their last chances. And escapees had little hope of making it back to
their homes in the city.
"At one time, there wasn't even a fence
around this place," Collier said. "If they do get out, where are they
going to go? Most of them are from an urban setting, and we're out here
in the country."
Taft, however, had its detractors. The center often took on the
toughest offenders, including those whose behavior had forced
authorities to move them from other facilities.
"I'm so happy he's
coming home," said Melody Clark, a Franklin County mother whose son
graduated in last month's ceremony. "I've heard so many negative reports
Incidents within the youth development system are not
uncommon. In 2010, The Tennessean reported allegations that female staff
at Woodland Hills had sexually abused male students. One woman was
convicted of sexual assault, and another was fired.
responded by tightening rules governing interactions between staff and
boys, and they increased the number of security cameras throughout the
facility. The department says it also trained staff and students in how
to recognize and report sexual abuse.
"We wouldn't have a single
student there if we didn't believe it was a safe environment for youth,"
DCS spokesman Brandon Gee said in a statement.
The decision to
close Taft was made in part because of its age. The gymnasium, cafeteria
and dormitory date from the 1950s or earlier, and its layout -
buildings scattered around a campus rather than clustered - made it
harder to watch over the grounds, DCS officials said.
To make way
for the boys from Taft, 13 girls who were at New Visions have been moved
to Clover Bottom, a former mental institution in Donelson that the
state closed last year in a cost-cutting move. Their care has been
contracted to G4S Youth Services, a private firm.
The New Visions building, next door to Woodland Hills, will become an "honors dorm" for boys near the end of their sentences.
plan raises security questions, however. Residents of nearby
neighborhoods are concerned that boys placed in the New Visions building
will be more likely to escape.
"The state hasn't come to talk to
any of the neighborhood groups, and I think that's a little bit
concerning," said Chris Utley, president of the Northwest Civic
Association. "When they break out, they don't notify the police, and
they don't notify the neighborhood."
The plan moves the youth development system's girls to a less secure facility as well.
G4S has leased two cottages on the grounds of Clover Bottom from the Department of Intellectual and Developmental Disabilities.
Some security features, such as electronically delayed locks, have been
added, but the move's purpose is to place the girls in a setting less
like a jail.
O'Day says this environment will be better for the girls.
lot of those girls have been victims," O'Day said. "(New Visions) is an
incarceration facility, and it looks like an incarceration facility.
And when you have a youth that has been traumatized, that kind of a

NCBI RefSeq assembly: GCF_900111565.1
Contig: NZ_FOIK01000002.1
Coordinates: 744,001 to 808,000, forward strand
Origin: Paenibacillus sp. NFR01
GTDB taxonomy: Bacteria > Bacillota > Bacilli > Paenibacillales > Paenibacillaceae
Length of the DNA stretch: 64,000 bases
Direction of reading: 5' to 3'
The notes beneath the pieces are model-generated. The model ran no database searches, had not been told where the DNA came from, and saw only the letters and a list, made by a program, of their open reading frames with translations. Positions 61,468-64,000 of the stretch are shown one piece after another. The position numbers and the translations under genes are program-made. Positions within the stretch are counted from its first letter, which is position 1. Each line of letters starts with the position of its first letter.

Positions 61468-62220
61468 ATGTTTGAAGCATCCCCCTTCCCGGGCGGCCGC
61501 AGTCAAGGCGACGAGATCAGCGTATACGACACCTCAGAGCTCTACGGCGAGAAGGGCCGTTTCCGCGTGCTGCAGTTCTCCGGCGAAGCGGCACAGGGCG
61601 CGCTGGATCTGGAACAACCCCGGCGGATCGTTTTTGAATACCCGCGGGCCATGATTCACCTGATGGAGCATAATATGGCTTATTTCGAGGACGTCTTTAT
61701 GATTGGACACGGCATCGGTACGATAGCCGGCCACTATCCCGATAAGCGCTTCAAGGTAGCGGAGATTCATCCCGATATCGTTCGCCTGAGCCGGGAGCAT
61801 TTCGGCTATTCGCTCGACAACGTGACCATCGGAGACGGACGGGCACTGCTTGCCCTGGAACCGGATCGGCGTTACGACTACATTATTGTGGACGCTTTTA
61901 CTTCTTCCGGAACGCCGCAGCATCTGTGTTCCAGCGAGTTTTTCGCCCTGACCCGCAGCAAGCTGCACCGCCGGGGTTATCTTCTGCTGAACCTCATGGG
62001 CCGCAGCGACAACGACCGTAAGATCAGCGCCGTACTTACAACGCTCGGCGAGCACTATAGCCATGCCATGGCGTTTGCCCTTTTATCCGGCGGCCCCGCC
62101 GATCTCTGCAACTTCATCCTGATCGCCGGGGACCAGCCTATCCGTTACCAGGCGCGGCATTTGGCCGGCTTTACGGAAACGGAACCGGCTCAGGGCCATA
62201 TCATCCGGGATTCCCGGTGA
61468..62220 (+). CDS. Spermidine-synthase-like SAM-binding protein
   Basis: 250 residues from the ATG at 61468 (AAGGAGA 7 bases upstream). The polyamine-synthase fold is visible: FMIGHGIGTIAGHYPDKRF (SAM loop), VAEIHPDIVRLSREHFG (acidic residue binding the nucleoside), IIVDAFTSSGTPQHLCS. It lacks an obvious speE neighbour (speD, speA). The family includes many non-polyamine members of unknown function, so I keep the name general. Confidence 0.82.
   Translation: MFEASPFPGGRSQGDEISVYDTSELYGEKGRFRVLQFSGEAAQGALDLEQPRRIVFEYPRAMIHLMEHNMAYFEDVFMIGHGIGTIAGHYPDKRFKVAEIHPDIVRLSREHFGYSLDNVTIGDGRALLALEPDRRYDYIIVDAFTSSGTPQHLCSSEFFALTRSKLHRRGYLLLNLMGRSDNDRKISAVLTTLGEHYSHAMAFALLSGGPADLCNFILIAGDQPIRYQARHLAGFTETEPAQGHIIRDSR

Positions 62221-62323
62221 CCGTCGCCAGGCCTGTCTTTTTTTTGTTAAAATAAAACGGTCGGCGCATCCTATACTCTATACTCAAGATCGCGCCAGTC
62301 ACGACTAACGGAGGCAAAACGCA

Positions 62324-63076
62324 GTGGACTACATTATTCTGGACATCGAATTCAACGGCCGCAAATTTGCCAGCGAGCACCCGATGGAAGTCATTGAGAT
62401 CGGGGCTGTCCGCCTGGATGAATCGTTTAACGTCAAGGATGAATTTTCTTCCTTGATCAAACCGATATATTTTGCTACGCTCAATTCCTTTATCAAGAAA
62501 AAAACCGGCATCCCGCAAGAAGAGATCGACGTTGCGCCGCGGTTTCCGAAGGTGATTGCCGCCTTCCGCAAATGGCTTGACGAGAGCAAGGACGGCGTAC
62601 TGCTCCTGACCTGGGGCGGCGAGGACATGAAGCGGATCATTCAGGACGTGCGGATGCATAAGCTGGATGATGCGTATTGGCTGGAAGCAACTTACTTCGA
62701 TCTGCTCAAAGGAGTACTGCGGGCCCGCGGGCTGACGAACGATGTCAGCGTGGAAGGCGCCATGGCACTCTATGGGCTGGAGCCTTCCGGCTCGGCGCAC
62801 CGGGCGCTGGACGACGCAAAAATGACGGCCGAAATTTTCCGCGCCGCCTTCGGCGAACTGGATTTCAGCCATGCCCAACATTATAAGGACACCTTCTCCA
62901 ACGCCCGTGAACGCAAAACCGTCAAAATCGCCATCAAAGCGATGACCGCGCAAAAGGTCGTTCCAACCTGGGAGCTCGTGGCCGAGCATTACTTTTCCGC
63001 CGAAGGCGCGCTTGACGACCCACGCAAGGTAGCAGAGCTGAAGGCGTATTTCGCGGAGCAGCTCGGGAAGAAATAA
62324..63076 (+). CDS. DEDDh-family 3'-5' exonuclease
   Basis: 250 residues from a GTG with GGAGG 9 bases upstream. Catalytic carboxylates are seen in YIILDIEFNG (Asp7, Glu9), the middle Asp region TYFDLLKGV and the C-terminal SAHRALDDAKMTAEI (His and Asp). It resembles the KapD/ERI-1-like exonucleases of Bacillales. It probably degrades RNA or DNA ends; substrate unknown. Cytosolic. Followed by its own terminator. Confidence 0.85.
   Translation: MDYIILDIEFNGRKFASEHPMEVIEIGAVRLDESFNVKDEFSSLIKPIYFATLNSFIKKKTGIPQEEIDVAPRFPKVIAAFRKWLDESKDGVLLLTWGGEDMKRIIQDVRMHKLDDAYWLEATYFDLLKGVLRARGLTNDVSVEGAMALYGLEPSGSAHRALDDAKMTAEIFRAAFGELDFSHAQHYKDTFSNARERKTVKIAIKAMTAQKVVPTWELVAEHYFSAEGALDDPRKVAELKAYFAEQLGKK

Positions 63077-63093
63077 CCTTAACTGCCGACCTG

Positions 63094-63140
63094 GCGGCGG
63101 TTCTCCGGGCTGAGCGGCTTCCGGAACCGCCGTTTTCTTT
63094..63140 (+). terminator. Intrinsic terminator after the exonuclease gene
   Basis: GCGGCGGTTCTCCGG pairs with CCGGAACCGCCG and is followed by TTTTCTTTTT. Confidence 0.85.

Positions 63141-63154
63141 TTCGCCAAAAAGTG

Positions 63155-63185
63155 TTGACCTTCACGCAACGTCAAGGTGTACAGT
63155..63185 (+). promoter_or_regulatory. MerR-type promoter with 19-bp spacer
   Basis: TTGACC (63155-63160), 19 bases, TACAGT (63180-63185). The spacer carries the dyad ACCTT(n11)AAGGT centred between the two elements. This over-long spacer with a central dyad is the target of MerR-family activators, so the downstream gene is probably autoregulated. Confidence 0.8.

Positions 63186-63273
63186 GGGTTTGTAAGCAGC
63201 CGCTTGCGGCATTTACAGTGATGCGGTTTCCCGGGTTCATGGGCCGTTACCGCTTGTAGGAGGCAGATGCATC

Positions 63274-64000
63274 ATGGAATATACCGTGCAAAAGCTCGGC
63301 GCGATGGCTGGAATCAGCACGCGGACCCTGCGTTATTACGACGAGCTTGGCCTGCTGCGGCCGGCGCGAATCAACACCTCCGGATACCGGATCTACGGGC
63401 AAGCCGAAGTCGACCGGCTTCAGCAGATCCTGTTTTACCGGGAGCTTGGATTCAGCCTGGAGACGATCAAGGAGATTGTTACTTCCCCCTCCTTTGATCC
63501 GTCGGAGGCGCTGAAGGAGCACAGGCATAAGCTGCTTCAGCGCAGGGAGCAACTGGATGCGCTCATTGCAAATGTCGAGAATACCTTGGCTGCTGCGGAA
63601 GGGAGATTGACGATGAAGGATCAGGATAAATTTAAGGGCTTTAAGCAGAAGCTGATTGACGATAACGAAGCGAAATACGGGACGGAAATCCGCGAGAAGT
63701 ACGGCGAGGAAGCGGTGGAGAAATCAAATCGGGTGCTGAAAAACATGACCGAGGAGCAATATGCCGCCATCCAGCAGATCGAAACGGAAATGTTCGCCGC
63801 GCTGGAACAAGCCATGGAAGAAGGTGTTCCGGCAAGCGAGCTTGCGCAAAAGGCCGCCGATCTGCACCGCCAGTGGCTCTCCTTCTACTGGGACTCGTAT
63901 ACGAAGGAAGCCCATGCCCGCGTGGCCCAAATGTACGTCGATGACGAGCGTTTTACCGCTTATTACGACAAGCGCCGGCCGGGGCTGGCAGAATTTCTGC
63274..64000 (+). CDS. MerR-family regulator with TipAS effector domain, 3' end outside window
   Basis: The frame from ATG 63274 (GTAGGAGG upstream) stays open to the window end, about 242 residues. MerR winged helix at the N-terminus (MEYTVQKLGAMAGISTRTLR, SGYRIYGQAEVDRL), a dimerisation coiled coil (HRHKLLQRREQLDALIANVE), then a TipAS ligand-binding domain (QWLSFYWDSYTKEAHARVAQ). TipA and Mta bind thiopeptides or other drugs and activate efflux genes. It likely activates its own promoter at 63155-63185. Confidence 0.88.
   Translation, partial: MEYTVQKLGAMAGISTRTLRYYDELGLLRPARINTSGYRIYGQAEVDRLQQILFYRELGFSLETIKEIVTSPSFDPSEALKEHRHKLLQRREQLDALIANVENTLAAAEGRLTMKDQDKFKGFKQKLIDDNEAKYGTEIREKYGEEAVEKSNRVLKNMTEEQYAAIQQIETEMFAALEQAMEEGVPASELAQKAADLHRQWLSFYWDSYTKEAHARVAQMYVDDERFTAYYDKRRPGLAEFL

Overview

setting reinforces that trauma."
Early July 4, three girls slipped
out of Clover Bottom by overpowering a security officer and stealing
her car. They abandoned the car near downtown Nashville and were caught
miles away in Madison.
Two other security officers were fired for
failing to follow proper protocols that could have stopped the girls
from escaping, said Susan Mitchell, executive director of network
development for DCS.
The contractor G4S also implemented another round of training for staff.
think it was just one of those things we could improve upon, that the
provider could improve upon," Mitchell said. "They (the girls) are not
violent for the most part. They've just got off track with their lives."
officials insist the reorganization plan will help girls and boys in
the juvenile justice system get their lives back on track.
advantage, DCS officials say, is that everyone in the youth development
system will be close to major cities. That will make it easier for
officials to coordinate rehabilitation programs with parents, social
workers and court-appointed counselors, O'Day said.
The plan also means closing what had been the most expensive of the state's four development centers for boys.
cost more than $350 a day for each of the 96 boys who were held there
last year. Wilder, Woodland Hills and Mountain View cost $280 to $290 a
day for populations ranging from 108 to 120 boys.
The numbers meant DCS officials had to consider closing one facility, O'Day said.
"You can't really walk away from an opportunity (to save money) like that without giving it a good hard look," she said.
Taft also was selected to close because plans were already in the
works to expand a nearby adult prison in Bledsoe County. State officials
believe the expansion would soften the blow to the local economy, with
Taft employees being given a chance to take jobs at the prison.
DCS officials say 90 workers at Taft have taken other jobs in state government, while 13 have resigned or retired.
Fifty-four other Taft employees have not been moved into other state jobs, including 25 who chose not to ask DCS for assistance.
any scenario, you're not going to have everything line up perfectly
with what you're trying to do," O'Day said. "There's a tradeoff."
in Pikeville, residents say the closure of Taft nonetheless feels like a
loss. The prison expansion was supposed to create jobs in the
community. At best, Pikeville's economy will jog in place.
just can't afford to lose jobs," Cagle said. "We've spent the last six
or eight months trying to save 100 and some odd jobs at Taft Youth
Center when we should have been working on new employment."